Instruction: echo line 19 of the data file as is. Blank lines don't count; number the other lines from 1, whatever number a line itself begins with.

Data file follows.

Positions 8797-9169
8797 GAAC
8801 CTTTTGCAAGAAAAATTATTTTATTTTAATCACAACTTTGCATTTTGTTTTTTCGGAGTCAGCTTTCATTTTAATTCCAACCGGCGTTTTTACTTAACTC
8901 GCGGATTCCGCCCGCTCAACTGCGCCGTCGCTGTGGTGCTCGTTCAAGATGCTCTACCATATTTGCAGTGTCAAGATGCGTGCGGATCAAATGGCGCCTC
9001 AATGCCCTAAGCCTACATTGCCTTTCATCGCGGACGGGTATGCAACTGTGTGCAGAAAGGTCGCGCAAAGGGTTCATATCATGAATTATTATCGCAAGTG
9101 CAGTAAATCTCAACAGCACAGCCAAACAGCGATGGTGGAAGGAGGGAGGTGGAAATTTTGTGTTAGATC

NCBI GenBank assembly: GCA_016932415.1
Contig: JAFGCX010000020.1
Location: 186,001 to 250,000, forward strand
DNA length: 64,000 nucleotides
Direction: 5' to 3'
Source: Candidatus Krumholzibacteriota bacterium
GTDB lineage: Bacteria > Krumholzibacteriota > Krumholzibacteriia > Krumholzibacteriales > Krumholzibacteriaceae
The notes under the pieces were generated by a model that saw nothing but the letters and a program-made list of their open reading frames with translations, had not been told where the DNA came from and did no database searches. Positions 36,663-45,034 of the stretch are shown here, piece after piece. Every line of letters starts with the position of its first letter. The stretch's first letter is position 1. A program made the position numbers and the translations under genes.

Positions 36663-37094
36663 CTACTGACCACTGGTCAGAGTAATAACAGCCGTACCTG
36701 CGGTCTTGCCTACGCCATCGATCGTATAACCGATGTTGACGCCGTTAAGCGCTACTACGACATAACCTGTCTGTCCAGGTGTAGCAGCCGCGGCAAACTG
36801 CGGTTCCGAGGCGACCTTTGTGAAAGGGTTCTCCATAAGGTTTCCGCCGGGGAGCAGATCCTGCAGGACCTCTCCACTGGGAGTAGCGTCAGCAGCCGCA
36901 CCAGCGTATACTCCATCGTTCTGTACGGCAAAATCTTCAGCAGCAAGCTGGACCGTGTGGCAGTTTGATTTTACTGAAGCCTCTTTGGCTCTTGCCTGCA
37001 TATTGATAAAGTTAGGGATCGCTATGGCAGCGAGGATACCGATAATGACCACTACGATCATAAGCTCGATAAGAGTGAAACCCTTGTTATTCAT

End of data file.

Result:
36901 CCAGCGTATACTCCATCGTTCTGTACGGCAAAATCTTCAGCAGCAAGCTGGACCGTGTGGCAGTTTGATTTTACTGAAGCCTCTTTGGCTCTTGCCTGCA